Warenne, Hamelin de (DNB00)
|←Warelwast, William de||Dictionary of National Biography, 1885-1900, Volume 59
Warenne, Hamelin de
|Warenne, John de (1231?-1304)→|
WARENNE, HAMELIN de, Earl of Warenne or Surrey (d. 1202), was an illegitimate son of Geoffrey ‘Plantagenet,’ count of Anjou (d. 1151), and was therefore half-brother of Henry II. The name of his mother is unknown. His importance dates from the rich marriage which he was enabled to make by the goodwill of his half-brother the king. In 1163 or 1164 he married Isabella de Warenne [see under Warenne, William de, third Earl of Surrey]. Robert of Torigny (Chron. Stephen, Henry II, and Richard I, iv. 221) dates the marriage in 1164; but there is a ‘Comes de Warenne’ mentioned in the Pipe Roll of 9 Henry II (1162–3), who can only be Hamelin, and Hamelin as earl occurs in the pipe roll of 10 Henry II (Pipe Roll Soc. vi. 30, vii. 92). Like William of Blois, Isabella's first husband, Hamelin is henceforward called ‘Comes de Warenne’ and lord of his wife's great estates in Yorkshire, Surrey, Sussex, and Norfolk. He is rarely, if ever, described by contemporaries as ‘Earl of Surrey.’
Hamelin took a fairly conspicuous part in politics. He was at the council of Northampton in October 1164, and joined in the denunciation of Archbishop Thomas (1118?–1170) [q. v.] as a traitor. He was crushed by the archbishop's taunt, ‘Were I a knight and not a priest, this hand should prove thee a liar’ (Materials for the History of Thomas Becket, i. 39–40, iv. 52). After Becket's exile he was sternly rebuked by the primate for withholding the tithes of the monks of Lewes (ib. vi. 372–3). However, in after years he became a great worshipper of St. Thomas, being cured, as was believed, of blindness in one eye by means of the covering of the shrine of the martyr (ib. i. 452). This established a close connection between him and the monks of Christ Church, Canterbury, who, in their hour of supreme need, during their contest with Archbishop Baldwin in 1187 and 1188, made urgent appeals to his charity and sympathy (Epistolæ Cantuarienses, pp. 85, 264–5, 268).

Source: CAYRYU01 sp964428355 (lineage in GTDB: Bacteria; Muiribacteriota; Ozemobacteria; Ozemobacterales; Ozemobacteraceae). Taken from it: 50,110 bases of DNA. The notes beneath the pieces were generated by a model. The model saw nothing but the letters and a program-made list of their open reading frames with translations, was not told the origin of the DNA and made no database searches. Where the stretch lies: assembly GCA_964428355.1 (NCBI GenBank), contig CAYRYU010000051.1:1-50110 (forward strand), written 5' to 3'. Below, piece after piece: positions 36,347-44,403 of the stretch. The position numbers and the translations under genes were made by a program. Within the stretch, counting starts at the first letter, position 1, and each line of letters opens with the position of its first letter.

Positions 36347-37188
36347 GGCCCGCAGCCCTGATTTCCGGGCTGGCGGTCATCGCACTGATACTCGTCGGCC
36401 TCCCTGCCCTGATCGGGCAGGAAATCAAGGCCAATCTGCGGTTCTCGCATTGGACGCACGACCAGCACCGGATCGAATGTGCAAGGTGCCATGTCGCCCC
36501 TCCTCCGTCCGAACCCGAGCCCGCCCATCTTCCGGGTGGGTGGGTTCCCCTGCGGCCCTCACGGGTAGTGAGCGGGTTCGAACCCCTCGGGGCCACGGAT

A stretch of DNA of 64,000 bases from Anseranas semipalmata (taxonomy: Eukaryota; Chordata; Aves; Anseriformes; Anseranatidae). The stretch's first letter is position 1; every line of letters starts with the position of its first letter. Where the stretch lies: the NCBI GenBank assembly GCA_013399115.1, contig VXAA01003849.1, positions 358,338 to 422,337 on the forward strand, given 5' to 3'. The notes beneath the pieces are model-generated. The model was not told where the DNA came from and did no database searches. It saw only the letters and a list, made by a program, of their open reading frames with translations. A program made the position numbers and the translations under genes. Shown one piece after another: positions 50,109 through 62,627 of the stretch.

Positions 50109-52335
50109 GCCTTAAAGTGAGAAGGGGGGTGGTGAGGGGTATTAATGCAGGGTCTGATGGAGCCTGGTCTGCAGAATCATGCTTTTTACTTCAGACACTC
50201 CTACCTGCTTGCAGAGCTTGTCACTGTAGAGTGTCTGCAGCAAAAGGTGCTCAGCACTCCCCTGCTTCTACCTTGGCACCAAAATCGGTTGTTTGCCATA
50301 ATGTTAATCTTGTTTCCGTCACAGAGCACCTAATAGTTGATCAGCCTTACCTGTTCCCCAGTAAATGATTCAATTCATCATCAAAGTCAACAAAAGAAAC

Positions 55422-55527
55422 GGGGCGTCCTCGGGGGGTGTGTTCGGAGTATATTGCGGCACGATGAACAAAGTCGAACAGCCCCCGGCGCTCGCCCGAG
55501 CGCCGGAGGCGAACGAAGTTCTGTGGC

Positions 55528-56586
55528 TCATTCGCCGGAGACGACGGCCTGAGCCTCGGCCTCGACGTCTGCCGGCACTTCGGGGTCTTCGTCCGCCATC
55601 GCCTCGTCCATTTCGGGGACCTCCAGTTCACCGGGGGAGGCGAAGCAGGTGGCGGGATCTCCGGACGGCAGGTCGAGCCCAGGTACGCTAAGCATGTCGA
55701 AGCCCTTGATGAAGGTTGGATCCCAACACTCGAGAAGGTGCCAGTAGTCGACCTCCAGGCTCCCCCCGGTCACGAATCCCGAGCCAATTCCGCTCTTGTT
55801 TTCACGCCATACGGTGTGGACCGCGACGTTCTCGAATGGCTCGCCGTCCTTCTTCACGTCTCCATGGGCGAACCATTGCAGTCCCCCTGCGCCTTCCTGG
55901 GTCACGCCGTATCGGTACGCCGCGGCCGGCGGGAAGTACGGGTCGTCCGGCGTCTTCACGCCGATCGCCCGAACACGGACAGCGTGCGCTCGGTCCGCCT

In 1166 Hamelin was returned as possessing sixty knights' fees (Red Book of the Exchequer, i. 204), and in 1171–2 paid a scutage of 60l. to the exchequer (ib. i. 58). He was one of the few great nobles who remained faithful to Henry II during the general revolt of the feudal party in 1173–4 (Benedictus Abbas, i. 51). In August 1176 he acted as one of the escort of his niece Joan, Henry II's daughter, on her way from England to the court of her husband, King William of Sicily. He accompanied Joan as far as St.-Gilles in Provence (ib. i. 120). He was faithful to his brother in the general desertion that preceded Henry II's death, being with him in June 1189 on the continent (Fœdera, i. 48). He was present at Richard I's coronation on 3 Sept. 1189. He exchanged with Richard his lands at Toron in France for Thetford in Norfolk (Hearne, Liber Niger Scaccarii, i. 371; the date limits of this charter are 5 June 1190–27 Nov. 1191). During his nephew's absence on crusade Hamelin upheld his government against the intrigues of Earl John. In 1191 he adhered to the chancellor Longchamp against John. He was sent by the chancellor to liberate Archbishop Geoffrey [q. v.] of York from prison (Gir. Cambr. Opera, iv. 395). He represented Longchamp at the conference with John's adherents at Loddon Bridge, near Reading (ib. iv. 398). At Winchester on 28 July he was one of the three earls appointed to represent the chancellor's party who, with other representatives of both sides, sought to appease the feud on conditions honourable to both parties (Richard of Devizes in Chron. Stephen, Hen. II, and Ric. I, iii. 409). In 1193 he was one of the treasurers of Richard's ransom (Rog. Hov. iii. 212), and on Richard's release he attended the great council held by the king at Nottingham in March 1194 (ib. iii. 241). He carried the second of the three swords borne before Richard at his second coronation on 17 April 1194.